David Brooks: This Fiscal Cliff Deal Is Rather A Crapburger, Eh?
The NY Times’ resident “conservative” (who resembles a conservative about as much as Nancy Pelosi) offers up a nice summary of the fiscal cliff deal.
After first expounding that the public debt as a percentage of gross domestic product went from around 38 percent in 1965 to 74% now, that it could hit 90% in a decade, and 247% in 30 years, he notes that while some may talk about Doing Something, no one does, and this deal doesn’t deal with it at all. Then we get
President Obama and Speaker John Boehner both earnestly wanted to achieve these things. But the deal we are heading toward is discouraging. Yes, the deal does raise $600 billion in revenue over 10 years from a tiny sliver of the population (compared with the $8 trillion in new debt likely to be accrued over that time).
Remember when Obama called half that debt unpatriotic? Then increased the debt by $6 trillion?
But the proposal is not a balance of taxes and spending cuts. It doesn’t involve a single hard decision. It does little to control spending. It abandons all of the entitlement reform ideas that have been thrown around. It locks in low tax rates on families making less than around $450,000; it is simply impossible to avert catastrophe unless tax increases go below that line.
Along with raising the income tax rates on $400k individual and $450k join filer to 39.6%, along with moving the capital gains rate to 20% from 15% for those same earners. Unemployment insurance would be extended for a year with no offsets. The “sequester” would be put off for 2 months, which is a whopping $110 billion in cuts. The estate tax would go up to 40% from 35%. Deductions for high earners would be limited. The wind farm tax credit is extended, as well as many other “green” energy tax credits. And lots of other tax credits, both individual and corporate. Know what’s not included? And spending reductions. And spending reforms. And acknowledgement of the severe federal government spending issues.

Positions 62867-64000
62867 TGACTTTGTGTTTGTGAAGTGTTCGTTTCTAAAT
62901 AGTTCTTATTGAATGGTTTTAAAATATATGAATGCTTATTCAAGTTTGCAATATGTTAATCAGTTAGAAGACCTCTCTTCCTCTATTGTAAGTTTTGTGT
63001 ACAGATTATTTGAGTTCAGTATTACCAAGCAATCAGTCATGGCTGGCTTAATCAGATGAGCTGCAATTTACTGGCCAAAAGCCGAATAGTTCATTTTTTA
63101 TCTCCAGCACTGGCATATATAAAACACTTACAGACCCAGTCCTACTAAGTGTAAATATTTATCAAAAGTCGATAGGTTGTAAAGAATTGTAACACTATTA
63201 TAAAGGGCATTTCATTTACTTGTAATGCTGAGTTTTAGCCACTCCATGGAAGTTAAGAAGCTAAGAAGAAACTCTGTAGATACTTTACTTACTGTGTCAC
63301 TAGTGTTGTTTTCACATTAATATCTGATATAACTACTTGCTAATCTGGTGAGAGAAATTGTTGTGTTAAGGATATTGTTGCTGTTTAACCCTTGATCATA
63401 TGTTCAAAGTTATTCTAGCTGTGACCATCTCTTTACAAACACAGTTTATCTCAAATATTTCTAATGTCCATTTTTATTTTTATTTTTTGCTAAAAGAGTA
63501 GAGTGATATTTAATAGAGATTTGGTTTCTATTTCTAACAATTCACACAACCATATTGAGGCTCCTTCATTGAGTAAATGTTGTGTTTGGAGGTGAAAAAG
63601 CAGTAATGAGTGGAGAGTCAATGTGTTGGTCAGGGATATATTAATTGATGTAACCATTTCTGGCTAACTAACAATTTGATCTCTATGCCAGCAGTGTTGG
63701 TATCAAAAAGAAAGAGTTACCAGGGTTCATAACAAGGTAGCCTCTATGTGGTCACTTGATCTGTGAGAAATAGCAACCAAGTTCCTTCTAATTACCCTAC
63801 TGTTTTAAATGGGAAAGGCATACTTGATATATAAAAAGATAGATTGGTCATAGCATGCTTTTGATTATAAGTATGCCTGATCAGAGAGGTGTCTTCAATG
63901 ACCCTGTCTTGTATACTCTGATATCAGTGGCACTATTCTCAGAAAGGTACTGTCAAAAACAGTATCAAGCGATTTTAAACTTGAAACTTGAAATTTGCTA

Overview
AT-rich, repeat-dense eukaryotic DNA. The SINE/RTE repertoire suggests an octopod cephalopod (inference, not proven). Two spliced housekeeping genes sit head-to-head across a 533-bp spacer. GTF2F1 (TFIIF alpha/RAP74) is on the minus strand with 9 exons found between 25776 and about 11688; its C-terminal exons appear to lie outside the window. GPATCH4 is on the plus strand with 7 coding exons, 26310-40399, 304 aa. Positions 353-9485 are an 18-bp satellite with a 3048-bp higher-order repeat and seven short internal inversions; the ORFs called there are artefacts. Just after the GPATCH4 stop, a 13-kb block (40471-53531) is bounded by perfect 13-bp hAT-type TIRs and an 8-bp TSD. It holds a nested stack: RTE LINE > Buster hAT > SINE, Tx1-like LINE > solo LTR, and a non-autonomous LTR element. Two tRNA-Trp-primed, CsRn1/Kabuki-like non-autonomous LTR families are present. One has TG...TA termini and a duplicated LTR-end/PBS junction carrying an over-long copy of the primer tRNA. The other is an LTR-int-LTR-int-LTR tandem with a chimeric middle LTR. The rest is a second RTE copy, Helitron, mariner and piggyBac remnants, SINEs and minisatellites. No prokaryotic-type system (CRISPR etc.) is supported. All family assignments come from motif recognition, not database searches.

Whom should we blame for this? Again, we should not blame Obama and Boehner. In their different ways, they and a number of other people in the Congress are trying to find a politically palatable way to deal with these hard issues. They got what conditions allowed.
No, David, there’s plenty of blame for both, along with Senate Democrats, though Obama gets the lions share, since he was unwilling to live in the real world and make substantive changes as he drives America into a coffin, along with Democrats, who said that ever “safety net” program was off the table.
Ultimately, we should blame the American voters. The average Medicare couple pays $109,000 into the program and gets $343,000 in benefits out, according to the Urban Institute. This is $234,000 in free money. Many voters have decided they like spending a lot on themselves and pushing costs onto their children and grandchildren. They have decided they like borrowing up to $1 trillion a year for tax credits, disability payments, defense contracts and the rest. They have found that the original Keynesian rationale for these deficits provides a perfect cover for permanent deficit-living. They have made it clear that they will destroy any politician who tries to stop them from cost-shifting in this way.
For a change, Brooks makes sense. There are too many voters who want their free stuff, their free Obamaphone, free healthcare, their free welfare, their free everything paid for by other people. There are too many moochers, that 47% who have a net zero federal liability on income tax. Too many who vote themselves money. Too few politicians stand up against this notion, and too many run on giving free stuff. And we have a president who is the king of free stuff. And too many voters who have no business voting. They do not know the issues, and, really, if someone is living off the teet of the government, in most cases they should not be voting.
Oh, and David? We can blame the media, especially your newspaper, for railing against any and all substantive changes that reign in the debt and spending, other than jacking up tax rates.